Four human rights activists given prison sentences in Büyükada case

(Updates with details, reactions and background)

Four human rights defenders who spent over three years fighting terrorism charges were sentenced to time in prison by a Turkish court on Friday, in what activists called a “sham trial”.

Eleven activists, including the honorary chair and former director of Turkey’s Amnesty International branch, Taner Kılıç and İdil Eser, respectively, were accused of plotting a coup in a 2017 workshop on digital security at a hotel on Büyükada, the largest of Istanbul’s Princes’ islands.

The 35th High Criminal Court in Istanbul sentenced Kılıç to six years and three months in prison for alleged “membership of a terrorist organisation”, while Eser and two other activists, Özlem Dalkıran and Günal Kurşun, received two years and one month each for “aiding a terrorist organisation”, T24 reported.

The court acquitted the remaining defendants: Veli Acu, Nalan Erkem, Ali Gharavi, Şeyhmus Özbekli, Peter Steudtner, Nejat Taştan and İlknur Üstün.

In November, the prosecutor had requested for the activists convicted on Friday, as well as Acu and Taştan, to be sentenced up to 15 years in prison.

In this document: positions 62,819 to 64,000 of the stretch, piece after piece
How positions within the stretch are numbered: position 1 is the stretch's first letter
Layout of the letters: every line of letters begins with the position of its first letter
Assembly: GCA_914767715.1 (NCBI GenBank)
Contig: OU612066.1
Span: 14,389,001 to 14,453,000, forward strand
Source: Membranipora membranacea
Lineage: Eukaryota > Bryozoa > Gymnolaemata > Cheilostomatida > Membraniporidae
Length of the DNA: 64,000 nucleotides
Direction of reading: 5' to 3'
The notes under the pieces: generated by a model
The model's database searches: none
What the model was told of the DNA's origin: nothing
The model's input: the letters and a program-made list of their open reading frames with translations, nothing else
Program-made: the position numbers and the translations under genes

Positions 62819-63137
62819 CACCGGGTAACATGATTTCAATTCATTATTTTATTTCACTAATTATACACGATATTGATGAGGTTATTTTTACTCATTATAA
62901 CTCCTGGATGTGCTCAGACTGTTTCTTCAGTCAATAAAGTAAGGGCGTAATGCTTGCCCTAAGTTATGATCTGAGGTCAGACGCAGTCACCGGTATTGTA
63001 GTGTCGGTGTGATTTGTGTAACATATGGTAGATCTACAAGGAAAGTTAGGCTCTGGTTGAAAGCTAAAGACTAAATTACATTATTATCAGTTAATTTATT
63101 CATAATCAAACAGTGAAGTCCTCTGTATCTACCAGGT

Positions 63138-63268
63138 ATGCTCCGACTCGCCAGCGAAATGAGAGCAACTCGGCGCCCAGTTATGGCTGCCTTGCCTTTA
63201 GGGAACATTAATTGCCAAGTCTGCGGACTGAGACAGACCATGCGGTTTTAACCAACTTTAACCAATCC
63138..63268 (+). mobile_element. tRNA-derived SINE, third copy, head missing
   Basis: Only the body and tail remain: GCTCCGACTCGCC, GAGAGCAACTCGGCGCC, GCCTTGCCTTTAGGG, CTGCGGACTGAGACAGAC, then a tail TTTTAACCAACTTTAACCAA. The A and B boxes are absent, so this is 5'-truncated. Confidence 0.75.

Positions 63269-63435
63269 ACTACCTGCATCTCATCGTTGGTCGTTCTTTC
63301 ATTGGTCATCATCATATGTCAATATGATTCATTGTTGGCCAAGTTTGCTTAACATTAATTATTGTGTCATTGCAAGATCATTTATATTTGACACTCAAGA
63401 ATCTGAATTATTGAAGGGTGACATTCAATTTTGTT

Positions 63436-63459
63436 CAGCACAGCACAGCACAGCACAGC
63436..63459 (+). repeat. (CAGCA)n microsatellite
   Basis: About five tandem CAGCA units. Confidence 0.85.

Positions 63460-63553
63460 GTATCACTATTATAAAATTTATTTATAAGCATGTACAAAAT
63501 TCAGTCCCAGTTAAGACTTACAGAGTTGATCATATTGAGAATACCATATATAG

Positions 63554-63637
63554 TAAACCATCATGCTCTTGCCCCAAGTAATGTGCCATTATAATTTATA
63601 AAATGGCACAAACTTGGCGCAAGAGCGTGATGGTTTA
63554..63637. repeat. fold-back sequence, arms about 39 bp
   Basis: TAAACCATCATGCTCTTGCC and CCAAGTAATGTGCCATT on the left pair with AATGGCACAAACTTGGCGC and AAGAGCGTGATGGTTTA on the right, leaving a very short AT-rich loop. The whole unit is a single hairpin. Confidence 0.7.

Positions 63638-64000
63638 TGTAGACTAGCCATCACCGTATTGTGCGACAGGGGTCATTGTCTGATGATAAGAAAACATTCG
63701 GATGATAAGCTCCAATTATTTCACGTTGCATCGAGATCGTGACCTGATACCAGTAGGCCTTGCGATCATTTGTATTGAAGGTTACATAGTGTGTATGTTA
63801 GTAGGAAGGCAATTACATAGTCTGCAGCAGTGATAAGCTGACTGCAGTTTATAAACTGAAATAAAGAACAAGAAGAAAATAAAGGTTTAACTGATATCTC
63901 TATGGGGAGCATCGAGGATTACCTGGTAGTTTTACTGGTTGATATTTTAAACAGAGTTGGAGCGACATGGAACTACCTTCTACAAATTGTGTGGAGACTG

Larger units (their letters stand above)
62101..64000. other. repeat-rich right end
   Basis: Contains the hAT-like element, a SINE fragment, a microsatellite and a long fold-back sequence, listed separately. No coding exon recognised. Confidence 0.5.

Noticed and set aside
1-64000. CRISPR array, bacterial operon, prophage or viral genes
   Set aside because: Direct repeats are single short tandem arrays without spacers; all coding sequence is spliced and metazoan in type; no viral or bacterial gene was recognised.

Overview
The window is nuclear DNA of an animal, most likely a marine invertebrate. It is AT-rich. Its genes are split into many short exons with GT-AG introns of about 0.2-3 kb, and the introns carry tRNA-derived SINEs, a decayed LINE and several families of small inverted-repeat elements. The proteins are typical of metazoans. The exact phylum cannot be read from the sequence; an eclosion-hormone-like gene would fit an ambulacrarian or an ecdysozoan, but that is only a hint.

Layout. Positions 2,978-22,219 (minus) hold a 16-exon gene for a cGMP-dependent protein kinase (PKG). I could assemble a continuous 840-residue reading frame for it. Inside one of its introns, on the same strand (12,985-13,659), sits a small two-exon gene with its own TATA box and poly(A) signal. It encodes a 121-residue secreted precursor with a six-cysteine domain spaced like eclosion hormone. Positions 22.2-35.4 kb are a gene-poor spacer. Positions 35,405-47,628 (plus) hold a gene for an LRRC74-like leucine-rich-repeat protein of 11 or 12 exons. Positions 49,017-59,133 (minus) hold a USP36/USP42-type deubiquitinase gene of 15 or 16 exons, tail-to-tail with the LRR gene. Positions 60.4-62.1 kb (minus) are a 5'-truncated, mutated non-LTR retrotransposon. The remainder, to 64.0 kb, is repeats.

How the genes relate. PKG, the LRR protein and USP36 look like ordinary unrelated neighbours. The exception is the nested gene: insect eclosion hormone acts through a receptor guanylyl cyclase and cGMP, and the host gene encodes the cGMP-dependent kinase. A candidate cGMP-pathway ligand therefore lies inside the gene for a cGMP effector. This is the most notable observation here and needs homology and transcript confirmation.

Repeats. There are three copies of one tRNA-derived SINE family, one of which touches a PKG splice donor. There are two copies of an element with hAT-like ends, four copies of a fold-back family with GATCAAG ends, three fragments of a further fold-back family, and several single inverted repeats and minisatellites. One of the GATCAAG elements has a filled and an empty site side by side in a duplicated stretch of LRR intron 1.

The presiding judge chose to not allow relatives and observers to witness the trial, citing the small size of the courtroom the trial took place in.

Eight of the eleven defendants, including two foreign nationals, spent 113 days in jail before being released on bail, while Kılıç was released after 14 months on charges of membership of the Gülen movement, which Turkey designates as a terrorist organisation and accuses of orchestrating a coup attempt in 2016.

The main evidence against Kılıç was his use of an encrypted messaging app called ByLock that Turkish authorities believed was used almost exclusively by supporters of exile Muslim cleric Fetullah Gülen. In the crackdown that followed the 2016 coup, many people were detained after they were found with ByLock on their phones.

Amnesty International’s Andrew Gardner called Friday’s verdict for the Büyükada case “disgraceful”.

“We will not let this outrage stand” Gardner said on Twitter.

Turkey Director for Human Rights Watch Emma Sinclair-Webb called the three-year legal process against the 11 activists was “a sham”.

“No evidence, a sham process from start to finish. Appeal to come,” Sinclair-Webb tweeted.

Howard Eissenstat, a non-resident senior fellow at the Project on Middle East Democracy, said he was “stunned” by the trial’s outcome, and expected acquittals for all the defendants.

“I'm actually stunned by this. It was a sham trial from start to finish, but I assumed that it would end in eventual acquittal,” Eissenstat said.

“Shameful. Horrifying. And another indicator that Turkey will get worse before it gets better.”